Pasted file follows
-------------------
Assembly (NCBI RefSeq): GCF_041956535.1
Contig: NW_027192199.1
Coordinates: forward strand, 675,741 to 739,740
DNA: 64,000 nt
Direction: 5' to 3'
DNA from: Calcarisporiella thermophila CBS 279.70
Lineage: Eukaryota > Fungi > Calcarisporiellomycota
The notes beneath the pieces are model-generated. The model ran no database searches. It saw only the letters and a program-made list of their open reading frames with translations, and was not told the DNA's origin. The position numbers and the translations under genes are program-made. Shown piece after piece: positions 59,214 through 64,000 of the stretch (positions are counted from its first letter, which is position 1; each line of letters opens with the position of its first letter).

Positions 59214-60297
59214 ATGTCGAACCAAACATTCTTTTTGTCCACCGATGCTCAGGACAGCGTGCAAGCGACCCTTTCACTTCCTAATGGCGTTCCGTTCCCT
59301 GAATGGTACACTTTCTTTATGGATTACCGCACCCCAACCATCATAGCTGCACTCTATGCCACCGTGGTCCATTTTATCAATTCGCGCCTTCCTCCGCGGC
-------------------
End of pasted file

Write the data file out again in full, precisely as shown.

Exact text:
Assembly (NCBI RefSeq): GCF_041956535.1
Contig: NW_027192199.1
Coordinates: forward strand, 675,741 to 739,740
DNA: 64,000 nt
Direction: 5' to 3'
DNA from: Calcarisporiella thermophila CBS 279.70
Lineage: Eukaryota > Fungi > Calcarisporiellomycota
The notes beneath the pieces are model-generated. The model ran no database searches. It saw only the letters and a program-made list of their open reading frames with translations, and was not told the DNA's origin. The position numbers and the translations under genes are program-made. Shown piece after piece: positions 59,214 through 64,000 of the stretch (positions are counted from its first letter, which is position 1; each line of letters opens with the position of its first letter).

Positions 59214-60297
59214 ATGTCGAACCAAACATTCTTTTTGTCCACCGATGCTCAGGACAGCGTGCAAGCGACCCTTTCACTTCCTAATGGCGTTCCGTTCCCT
59301 GAATGGTACACTTTCTTTATGGATTACCGCACCCCAACCATCATAGCTGCACTCTATGCCACCGTGGTCCATTTTATCAATTCGCGCCTTCCTCCGCGGC